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Sept. 1, 2014: Computing Now
Dr. Keith W. Vrbicky
We've seen that word bandied about frequently. In brief, telehealth comprises not only physician-patient interactions but information and educational services that foster awareness of treatments, medical conditions, good health practices and diagnoses.
And while telehealth is becoming more widespread, NTT DATA, a Tokyo-based IT services provider, indicated in its Trends in Telehealth white paper published earlier this year that "the healthcare industry is historically a late adopter of technology and this has proven to be a barrier to all new solutions that rely on technology."
This has included telehealth. The Information Technology & Innovation Foundation (ITIF) said that the widespread adoption of mobile devices like the iPad and iPhone, as well as deploying mobile broadband networks, "means that a large number of Americans have access to low-cost, high-quality video conferencing capabilities. While telehealth services will certainly not replace all in-person clinical visits, they have the potential to be an important alternative and in many cases, while also saving money and increasing convenience."
Demand for telehealth services is growing -- the Pew Internet and American Life survey found that last year, 59 percent of U.S. adults looked online for health information. And ITIF noted that in specialties where most of the patient interaction is verbal, e.g., neurology, genetic counseling, psychiatry – research has indicated that telehealth services are just as effective as face-to-face visits.
To date, some of the barriers to building telehealth programs have included regulatory policies, existing payment structures, corporate boundaries, and IT architectures (broadband access, for example). While it would take another few posts to fully elaborate, here are two issues:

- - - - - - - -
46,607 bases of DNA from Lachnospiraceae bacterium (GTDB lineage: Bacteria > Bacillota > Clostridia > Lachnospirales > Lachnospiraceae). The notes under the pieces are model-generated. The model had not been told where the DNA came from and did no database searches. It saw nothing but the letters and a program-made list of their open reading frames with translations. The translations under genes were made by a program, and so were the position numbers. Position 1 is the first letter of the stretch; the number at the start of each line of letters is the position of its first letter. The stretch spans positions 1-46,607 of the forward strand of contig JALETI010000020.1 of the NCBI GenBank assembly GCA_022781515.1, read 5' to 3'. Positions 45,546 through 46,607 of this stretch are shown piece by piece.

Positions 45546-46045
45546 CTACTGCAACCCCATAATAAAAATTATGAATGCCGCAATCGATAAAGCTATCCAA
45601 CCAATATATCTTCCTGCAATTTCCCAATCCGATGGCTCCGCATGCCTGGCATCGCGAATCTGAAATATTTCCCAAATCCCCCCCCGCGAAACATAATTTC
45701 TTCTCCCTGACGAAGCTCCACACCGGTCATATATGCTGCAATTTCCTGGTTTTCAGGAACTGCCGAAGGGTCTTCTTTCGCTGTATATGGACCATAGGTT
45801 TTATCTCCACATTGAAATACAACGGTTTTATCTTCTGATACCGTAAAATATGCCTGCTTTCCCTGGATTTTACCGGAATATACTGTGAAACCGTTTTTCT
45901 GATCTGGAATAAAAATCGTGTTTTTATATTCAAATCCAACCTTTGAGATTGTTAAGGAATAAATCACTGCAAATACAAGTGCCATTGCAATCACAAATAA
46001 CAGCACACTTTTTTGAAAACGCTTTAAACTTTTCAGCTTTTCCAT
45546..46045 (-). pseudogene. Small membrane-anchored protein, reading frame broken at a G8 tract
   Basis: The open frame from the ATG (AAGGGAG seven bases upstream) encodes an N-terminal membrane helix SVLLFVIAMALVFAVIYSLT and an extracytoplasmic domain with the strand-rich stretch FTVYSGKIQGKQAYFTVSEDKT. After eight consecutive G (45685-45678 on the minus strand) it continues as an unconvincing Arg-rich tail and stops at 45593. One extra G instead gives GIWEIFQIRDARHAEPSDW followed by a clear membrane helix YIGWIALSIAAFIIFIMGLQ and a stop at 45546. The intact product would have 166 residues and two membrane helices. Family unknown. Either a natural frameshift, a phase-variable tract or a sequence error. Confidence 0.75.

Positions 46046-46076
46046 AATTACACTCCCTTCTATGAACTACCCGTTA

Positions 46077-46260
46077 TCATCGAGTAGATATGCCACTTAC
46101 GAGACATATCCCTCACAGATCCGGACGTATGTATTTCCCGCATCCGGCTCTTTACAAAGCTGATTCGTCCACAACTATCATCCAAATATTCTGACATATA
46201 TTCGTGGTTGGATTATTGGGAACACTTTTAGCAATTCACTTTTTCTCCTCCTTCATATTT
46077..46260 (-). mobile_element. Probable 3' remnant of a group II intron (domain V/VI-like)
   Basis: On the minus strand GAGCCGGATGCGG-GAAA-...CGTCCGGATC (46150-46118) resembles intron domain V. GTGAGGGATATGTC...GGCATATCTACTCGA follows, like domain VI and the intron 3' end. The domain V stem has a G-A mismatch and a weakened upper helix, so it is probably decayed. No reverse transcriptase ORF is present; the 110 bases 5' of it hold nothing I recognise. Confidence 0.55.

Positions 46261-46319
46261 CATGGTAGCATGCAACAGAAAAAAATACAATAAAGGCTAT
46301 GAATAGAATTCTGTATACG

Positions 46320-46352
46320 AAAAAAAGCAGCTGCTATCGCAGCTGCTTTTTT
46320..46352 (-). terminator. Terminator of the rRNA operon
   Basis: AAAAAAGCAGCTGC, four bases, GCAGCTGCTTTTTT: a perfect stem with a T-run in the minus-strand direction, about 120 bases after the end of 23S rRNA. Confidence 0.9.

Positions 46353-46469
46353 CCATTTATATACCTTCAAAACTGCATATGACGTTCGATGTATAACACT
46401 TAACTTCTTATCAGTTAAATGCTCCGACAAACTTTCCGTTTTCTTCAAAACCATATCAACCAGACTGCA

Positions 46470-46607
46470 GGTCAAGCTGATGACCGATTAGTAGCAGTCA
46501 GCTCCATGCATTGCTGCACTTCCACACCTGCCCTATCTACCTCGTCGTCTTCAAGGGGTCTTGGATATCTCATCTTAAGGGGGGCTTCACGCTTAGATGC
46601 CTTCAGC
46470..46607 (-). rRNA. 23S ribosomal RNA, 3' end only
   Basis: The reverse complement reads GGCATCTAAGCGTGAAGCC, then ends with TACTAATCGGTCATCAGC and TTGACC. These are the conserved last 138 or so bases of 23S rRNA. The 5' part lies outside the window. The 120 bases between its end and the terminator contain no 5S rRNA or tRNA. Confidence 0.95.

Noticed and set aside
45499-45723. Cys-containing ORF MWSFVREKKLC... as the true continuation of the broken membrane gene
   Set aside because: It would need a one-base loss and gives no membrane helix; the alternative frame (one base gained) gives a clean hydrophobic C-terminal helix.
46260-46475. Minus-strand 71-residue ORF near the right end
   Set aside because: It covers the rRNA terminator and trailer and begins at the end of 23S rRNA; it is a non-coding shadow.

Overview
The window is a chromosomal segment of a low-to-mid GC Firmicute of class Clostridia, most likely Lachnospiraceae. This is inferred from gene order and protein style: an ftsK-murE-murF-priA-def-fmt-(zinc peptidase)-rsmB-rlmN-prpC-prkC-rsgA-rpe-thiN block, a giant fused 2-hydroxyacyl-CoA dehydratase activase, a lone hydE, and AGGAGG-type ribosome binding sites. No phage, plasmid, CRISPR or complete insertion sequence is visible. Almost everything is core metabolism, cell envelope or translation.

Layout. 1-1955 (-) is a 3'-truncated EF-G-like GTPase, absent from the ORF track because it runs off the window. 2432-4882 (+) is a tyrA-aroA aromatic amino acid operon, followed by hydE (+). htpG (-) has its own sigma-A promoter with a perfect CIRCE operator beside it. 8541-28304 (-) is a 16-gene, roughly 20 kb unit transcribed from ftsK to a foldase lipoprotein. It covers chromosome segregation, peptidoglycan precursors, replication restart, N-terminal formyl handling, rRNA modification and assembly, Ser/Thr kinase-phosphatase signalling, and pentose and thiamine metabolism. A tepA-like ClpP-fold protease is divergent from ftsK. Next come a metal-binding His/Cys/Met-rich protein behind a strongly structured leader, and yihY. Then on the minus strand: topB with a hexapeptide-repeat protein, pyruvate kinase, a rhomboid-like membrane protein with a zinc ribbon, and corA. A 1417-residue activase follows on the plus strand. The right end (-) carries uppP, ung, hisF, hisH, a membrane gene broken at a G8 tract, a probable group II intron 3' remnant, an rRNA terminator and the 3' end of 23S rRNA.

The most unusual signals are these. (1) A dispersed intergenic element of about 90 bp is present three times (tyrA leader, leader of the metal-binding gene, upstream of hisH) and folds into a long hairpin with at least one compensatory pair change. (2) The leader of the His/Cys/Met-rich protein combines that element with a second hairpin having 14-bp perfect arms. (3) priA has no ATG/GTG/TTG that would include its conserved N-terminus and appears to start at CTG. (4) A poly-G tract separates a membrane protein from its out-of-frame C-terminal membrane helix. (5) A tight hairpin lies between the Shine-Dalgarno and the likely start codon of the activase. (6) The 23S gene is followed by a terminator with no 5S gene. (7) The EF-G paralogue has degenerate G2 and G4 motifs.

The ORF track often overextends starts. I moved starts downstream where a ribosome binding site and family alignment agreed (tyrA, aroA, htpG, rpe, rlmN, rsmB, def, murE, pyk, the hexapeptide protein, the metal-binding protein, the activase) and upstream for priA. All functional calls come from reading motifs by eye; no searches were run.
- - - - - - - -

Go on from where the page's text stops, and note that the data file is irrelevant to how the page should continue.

Some states, noted ITIF, require telehealth to involve real-time communication; others allow asynchronous messaging between patients and providers. There are also no national telehealth standards so each state sets its own laws and regulations – a potential legal obstacle for physicians who want to practice medicine in multiple states.
Almost 80 percent of office-based physicians now use an electronic health record system. But ITIF said that not all electronic health record systems are interoperable – and patients don't always have access to their data. "These interoperability problems will need to be resolved so that telehealth providers can store and access patient information." ITIF recommended that the Office of the National Coordinator for Health Information Technology should continue to use incentives for interoperability to spur progress towards this goal.
Nonetheless, the barriers are slowly coming down, especially with the evolution of technologies that are accommodating more capabilities using less bandwidth. The International Journal of Environmental Research reported last November that cloud computing continues to grow with the utilization of high-speed mobile devices which also support the development of mobile health concepts.
"Technology innovation also includes developing new technologies such as handheld telemedicine kits, biosensor recliner chairs, telemedicine robots, and sensors to detect a person falling. As an indirect form of teleconsultation, research is underway to investigate the role that computer avatars may play in enhancing care for conditions such as alcoholism," noted the Journal.
So going forward, ITIF, for instance, has recommended that policymakers should:
Telehealth is not a standalone concept – it's rapidly becoming an integral part of healthcare services – from what was once a research topic to being a part of mainstream medicine. And telehealth technologies, noted NTT DATA, have quickly matured. But companies must build a telehealth system "that can fit within their existing technology platform today, as well as support their technology roadmap and that of their customers' tomorrow."
Return to: 2014 Feature Stories